Also a reliable English boy, when people use plural things after the word "there's" for example: There's too many numbers it makes me a bit frustrated. I try to correct it by using "There ...
4
votes
2answers
264 views

Why is the verb used without “-s” in this sentence?

In order to help the system make a better guess of the corner locations,... In this sentence, why is "make" not succeeded by "s"? It seems it is needed!
0
votes
1answer
61 views

Word for incidents you think are still happening but aren’t

I am looking for a word, that is suitable for the following scenario in bold: For two years I used to go to the same restaurant with my best friend. Then I moved somewhere else. A year passed, ...
-5
votes
3answers
50 views

What's the difference between “I'm” and “I am”? [on hold]

I really wonder. Like, sometimes we use "I'm", and sometimes we use "I am".
0
votes
1answer
37 views

Word for “dearly missed”

For example: Smallville. The name belonged to her [...] hometown. I thought about yearned but apparently using it in cases like this seems grammatically incorrect?
3
votes
3answers
201 views

“Boston” lobster vs. Italian “aragosta”

This live crustacean is called astice in Italian. The one on the right is aragosta They look very different from one another. The Italian dictionary describes the astice as having a deep (intense) ...
0
votes
1answer
20 views

“You gotta do what you gotta do” and similar expressions

You gotta do what you gotta do. It's there because it's there. Stuff, because stuff. Does this pattern of expression have a name? Existential assertion, maybe?
-2
votes
1answer
41 views

why is it wrong to say: “Nowadays women have a considerable more role.”

Is it wrong to say: "Nowadays women have a considerable more role." Grammatically speaking why exactly is it wrong?
1
vote
4answers
39 views

weighted sum of values VS sum of weighted values,

I studied Neural Network, and there occurs following formula. S = Sum ( weight of N * value of N ) In the text book and other references, they indicate S as 'an weighted sum of values'. I have some ...
-1
votes
2answers
33 views

Phrasing of sentence help please

This is a property that restricts her ability to respond to emotions other than sadness. Does this mean that she can only respond to sadness? Thank you.
-1
votes
1answer
16 views

Possessive Pronouns Doubt

Possessive case pronouns have a s without an apostrophe; so is this correct "It's hers watch". If not why and also in which sentences can " hers" be used.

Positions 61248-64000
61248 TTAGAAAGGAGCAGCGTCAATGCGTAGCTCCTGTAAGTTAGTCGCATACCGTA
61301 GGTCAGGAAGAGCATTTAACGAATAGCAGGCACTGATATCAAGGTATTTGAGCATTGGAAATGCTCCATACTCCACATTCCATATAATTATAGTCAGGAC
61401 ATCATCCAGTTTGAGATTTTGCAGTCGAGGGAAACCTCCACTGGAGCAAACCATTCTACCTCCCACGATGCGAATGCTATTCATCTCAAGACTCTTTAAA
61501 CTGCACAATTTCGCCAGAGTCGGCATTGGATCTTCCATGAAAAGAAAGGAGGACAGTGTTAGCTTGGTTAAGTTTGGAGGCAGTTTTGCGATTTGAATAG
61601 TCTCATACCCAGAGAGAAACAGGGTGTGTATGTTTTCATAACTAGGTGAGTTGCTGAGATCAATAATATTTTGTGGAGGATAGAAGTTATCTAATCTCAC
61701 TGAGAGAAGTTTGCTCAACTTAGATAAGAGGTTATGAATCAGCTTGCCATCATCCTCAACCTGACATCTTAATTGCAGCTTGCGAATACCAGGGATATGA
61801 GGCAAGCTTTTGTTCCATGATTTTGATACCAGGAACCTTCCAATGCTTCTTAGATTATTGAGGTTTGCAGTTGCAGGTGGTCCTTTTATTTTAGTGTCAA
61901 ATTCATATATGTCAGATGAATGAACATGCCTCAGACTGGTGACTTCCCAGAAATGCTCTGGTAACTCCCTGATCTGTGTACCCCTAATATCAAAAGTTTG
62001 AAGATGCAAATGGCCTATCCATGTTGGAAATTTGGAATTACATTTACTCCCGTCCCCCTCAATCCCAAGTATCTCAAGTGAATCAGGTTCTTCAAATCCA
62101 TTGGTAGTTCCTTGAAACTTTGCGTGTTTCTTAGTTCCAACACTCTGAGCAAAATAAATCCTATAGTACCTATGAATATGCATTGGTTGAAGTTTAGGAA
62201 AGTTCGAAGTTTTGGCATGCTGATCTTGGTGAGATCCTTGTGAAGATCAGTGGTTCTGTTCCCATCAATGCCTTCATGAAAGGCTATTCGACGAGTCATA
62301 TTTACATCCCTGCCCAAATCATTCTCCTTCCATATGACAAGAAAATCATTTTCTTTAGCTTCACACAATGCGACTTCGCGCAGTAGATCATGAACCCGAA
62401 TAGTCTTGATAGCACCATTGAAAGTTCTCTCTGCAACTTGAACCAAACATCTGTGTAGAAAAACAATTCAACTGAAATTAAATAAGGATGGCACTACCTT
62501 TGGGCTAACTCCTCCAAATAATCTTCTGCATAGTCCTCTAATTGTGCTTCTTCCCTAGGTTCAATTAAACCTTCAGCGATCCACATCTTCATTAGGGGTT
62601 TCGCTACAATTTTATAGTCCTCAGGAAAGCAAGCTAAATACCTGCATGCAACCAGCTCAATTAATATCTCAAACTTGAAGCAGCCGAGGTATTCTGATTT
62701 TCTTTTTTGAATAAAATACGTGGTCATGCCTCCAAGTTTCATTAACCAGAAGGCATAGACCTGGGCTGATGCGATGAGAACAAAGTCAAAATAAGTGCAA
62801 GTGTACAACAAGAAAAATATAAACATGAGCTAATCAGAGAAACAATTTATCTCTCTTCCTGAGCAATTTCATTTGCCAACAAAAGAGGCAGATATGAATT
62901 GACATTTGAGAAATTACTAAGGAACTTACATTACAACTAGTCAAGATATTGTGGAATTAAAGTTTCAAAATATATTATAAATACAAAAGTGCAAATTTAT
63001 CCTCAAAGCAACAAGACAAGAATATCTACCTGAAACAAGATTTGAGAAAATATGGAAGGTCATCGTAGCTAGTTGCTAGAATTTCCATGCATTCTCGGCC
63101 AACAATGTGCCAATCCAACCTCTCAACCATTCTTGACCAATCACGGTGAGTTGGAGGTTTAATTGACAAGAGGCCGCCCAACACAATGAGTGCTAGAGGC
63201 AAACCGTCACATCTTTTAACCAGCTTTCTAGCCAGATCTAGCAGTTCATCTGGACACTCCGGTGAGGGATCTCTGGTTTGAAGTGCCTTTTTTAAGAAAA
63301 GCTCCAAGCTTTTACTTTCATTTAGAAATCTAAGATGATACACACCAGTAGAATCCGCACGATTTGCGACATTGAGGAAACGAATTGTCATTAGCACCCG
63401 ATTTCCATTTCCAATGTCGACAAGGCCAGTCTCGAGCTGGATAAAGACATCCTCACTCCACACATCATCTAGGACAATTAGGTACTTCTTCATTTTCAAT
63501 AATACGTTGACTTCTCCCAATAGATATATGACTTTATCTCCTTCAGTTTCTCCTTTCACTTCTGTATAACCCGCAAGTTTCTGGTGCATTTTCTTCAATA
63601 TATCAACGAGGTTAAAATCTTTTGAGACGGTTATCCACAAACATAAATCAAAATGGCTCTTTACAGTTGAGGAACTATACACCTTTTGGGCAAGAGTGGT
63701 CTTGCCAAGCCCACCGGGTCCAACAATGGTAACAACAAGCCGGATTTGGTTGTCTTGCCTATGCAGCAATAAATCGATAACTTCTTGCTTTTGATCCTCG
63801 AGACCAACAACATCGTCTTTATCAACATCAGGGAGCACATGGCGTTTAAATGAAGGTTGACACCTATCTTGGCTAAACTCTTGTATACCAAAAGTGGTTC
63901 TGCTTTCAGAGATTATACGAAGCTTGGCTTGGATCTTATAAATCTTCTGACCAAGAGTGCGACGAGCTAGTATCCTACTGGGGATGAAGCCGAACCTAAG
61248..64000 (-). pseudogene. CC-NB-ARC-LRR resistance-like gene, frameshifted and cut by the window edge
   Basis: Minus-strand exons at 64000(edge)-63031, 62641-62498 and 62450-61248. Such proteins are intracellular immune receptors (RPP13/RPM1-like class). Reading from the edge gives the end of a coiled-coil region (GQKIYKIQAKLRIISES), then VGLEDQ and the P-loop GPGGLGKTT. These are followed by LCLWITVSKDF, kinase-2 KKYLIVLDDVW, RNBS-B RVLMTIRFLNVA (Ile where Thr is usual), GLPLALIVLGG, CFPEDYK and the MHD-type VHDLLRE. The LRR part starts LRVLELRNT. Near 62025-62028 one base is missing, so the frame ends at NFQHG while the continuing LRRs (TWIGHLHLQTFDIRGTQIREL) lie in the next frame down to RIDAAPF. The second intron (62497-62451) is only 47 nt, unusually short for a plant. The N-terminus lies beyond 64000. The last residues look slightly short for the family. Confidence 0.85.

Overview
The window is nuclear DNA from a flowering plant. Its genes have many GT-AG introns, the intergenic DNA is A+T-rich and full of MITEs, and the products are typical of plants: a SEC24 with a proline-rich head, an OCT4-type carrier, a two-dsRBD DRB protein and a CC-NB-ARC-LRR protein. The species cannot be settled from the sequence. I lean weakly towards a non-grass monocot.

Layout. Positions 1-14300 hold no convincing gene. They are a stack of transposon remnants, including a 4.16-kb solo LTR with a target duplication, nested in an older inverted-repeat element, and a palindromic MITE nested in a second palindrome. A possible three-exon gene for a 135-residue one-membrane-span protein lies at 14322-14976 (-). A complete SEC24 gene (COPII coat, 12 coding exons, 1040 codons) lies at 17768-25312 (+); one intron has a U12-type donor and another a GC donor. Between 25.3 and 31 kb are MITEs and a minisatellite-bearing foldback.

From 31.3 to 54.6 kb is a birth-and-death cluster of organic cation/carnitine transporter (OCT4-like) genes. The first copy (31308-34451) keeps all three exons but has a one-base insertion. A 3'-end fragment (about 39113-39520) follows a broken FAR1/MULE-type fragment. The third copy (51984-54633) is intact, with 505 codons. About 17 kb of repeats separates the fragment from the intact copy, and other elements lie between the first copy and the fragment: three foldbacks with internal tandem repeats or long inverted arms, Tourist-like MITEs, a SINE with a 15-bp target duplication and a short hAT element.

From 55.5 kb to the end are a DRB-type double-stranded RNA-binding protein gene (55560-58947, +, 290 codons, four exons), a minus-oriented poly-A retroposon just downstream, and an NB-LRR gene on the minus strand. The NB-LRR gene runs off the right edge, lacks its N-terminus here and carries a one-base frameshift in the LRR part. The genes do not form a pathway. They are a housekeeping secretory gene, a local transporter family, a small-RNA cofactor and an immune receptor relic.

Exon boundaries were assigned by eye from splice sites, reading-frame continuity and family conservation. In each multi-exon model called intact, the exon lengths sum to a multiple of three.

1
vote
2answers
39 views

How did the meaning of 'drone' come to be so broad?

Ten years ago, the word "drone" was either used to refer to drone bees or the experimental technology that was autonomous military UAVs. Five years ago, it was increasingly used simply to add flair ...
0
votes
1answer
30 views

“Kinda figured it out ” vs “kinda figured out”

Example: Speaker A: Were you surprised about my confession? Speaker B: Not really. Kinda figured (it) out when you held my hand last night." Kinda figured it out has 180 hits on Google ...
1
vote
1answer
22 views

“Top 1 %” or “99th percentile” for formal usage?

Which is more formal (i.e. on a resume), "top 1%" or "99% percentile."
0
votes
0answers
16 views

Word / phrase to describe this circumstance

A soldier is depicted as weak, dehumanised etc against propaganda rhetoric, making the reader feel uncomfortable / offended perhaps at this depiction. Words escape me at point, I cannot phrase this ...
0
votes
2answers
25 views

Is “He has/owns many businesses” correct?

Business is an uncountable noun,so shouldn't much be used in place of many? Is this correct or not "He has/owns many businesses"?
0
votes
4answers
49 views

What is a word that means “Knowing that someone will not do something that they threaten to do”

I was recently playing a manhunt game with my girlfriend and friends. After a while, she was the last alive and I threatened to break up with her to make her come out of her hiding spot. But my ...
1
vote
2answers
18 views

Consistency between noun and verb

Which one of the following is grammatically correct? 1. Individual prisoners are directed to their respective cell 2. Individual prisoners is directed to his/her respective cell